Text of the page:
Law Review: Skier Responsibility Code debunked by the courts
Robert Mastro was skiing at Sierra Summit Ski Ranch in the Fresno area, descending a slope called “Boulder Alley.”
Steve Petrick was snowboarding down the same slope at approximately 30 to 35 miles per hour in the usual snowboarder crouch. He did not see Mastro until immediately before colliding with him.
Mastro, who was minding his own business skiing down the hill, suffered a severe knee injury.
Mastro, the skier, sued Petrick, the boarder, claiming he was negligent, careless and reckless.
Petrick countered that while his boarding may have been negligent and careless, he was not reckless, which is more egregious. Petrick contended that because snowboarding and skiing are allowed at Sierra Summit, Mastro “assumed the risk” of a collision on the slopes and shouldn’t be able to sue.
There were no claims brought against the ski area. That’s good.
As you regular “Law Review” readers know, players in sports activities are generally barred from suing one another – participants in a particular sporting event assume the risk of injuries and may not recover unless the other party caused the injuries intentionally or recklessly. Simple negligence, loosely defined as carelessness or “screwing up,” isn’t sufficient.
The assumption of the risk doctrine came down when the California Supreme Court denied recovery to an injured flag football player who sued an aggressive player.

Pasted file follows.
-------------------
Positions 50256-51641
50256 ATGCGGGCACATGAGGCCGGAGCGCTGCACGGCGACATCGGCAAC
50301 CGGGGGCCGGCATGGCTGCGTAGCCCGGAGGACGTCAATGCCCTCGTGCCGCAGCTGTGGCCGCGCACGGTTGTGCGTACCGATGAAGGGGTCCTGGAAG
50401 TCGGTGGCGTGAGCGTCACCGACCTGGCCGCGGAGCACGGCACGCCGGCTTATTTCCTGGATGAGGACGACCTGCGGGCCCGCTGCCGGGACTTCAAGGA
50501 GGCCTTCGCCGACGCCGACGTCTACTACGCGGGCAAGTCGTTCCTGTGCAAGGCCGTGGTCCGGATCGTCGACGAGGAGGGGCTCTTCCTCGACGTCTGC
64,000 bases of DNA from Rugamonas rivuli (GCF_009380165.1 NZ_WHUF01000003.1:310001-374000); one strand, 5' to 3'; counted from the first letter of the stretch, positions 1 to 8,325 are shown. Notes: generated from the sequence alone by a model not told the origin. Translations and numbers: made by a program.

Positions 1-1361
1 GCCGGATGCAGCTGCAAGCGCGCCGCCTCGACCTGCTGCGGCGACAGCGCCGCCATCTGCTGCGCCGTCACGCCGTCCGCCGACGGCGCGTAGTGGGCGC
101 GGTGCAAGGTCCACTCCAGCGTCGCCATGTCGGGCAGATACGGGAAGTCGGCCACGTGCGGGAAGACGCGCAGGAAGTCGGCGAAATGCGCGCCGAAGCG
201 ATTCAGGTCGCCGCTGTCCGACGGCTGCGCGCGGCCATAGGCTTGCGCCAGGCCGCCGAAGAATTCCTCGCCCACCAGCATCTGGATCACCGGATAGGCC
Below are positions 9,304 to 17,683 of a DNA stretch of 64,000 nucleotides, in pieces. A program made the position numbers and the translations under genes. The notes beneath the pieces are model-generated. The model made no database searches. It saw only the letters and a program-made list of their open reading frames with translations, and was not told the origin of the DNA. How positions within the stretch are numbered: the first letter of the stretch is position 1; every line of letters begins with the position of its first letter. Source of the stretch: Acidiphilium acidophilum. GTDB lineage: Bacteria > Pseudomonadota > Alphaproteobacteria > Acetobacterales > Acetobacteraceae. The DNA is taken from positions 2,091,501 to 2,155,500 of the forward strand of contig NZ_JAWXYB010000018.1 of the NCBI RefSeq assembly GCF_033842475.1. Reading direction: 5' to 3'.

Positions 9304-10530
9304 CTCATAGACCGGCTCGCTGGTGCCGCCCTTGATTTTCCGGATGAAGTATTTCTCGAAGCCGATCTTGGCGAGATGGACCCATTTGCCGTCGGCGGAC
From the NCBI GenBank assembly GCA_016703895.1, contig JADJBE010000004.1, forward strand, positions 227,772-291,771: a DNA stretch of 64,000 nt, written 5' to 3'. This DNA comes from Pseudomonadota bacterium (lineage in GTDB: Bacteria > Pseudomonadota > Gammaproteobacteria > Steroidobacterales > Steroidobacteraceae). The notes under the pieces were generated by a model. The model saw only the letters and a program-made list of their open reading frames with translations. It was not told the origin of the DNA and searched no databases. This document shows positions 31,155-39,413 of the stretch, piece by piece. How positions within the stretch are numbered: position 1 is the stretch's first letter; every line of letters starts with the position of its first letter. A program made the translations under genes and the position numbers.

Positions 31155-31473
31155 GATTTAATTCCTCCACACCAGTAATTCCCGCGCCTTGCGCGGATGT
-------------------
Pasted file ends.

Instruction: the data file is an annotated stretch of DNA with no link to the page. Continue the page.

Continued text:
The Court of Appeals declined to determine whether skiing and snowboarding were the “same sport,” but found that both sports were allowed on the mountain, and collisions on ski slopes are an inherent risk of the sport.
“In sum, snowboarding down a hill where both skiing and snowboarding are authorized, even if doing so ‘too fast’ or while arguably ‘out of control’ is at best careless or negligent conduct under the facts of this case and is not so reckless as to be totally outside the range of ordinary activity found in the sport.”
The bottom line is while you are on the slopes, if you are run over, you will not prevail unless you can make the case that the other skier or snowboarder was totally reckless.
Mastro argued that because Petrick was boarding too fast and out of control, he was in violation of the Skier Responsibility Code. The court noted that the Skier Responsibility Code constitutes the “rules of the game” of skiing and snowboarding, but is not a statute or a code.
If the Skier Responsibility Code were a state law or perhaps even a local ordinance, the court might have found for the injured skier.
Jim Porter is an attorney with Porter /Simon, with offices in Truckee and Reno. He is a mediator and was the Governor’s appointee to the Bipartisan McPherson Commission and the California Fair Political Practices Commission. He may be reached at porter@ portersimon.com or at the firm’s web site http://www.portersimon.com
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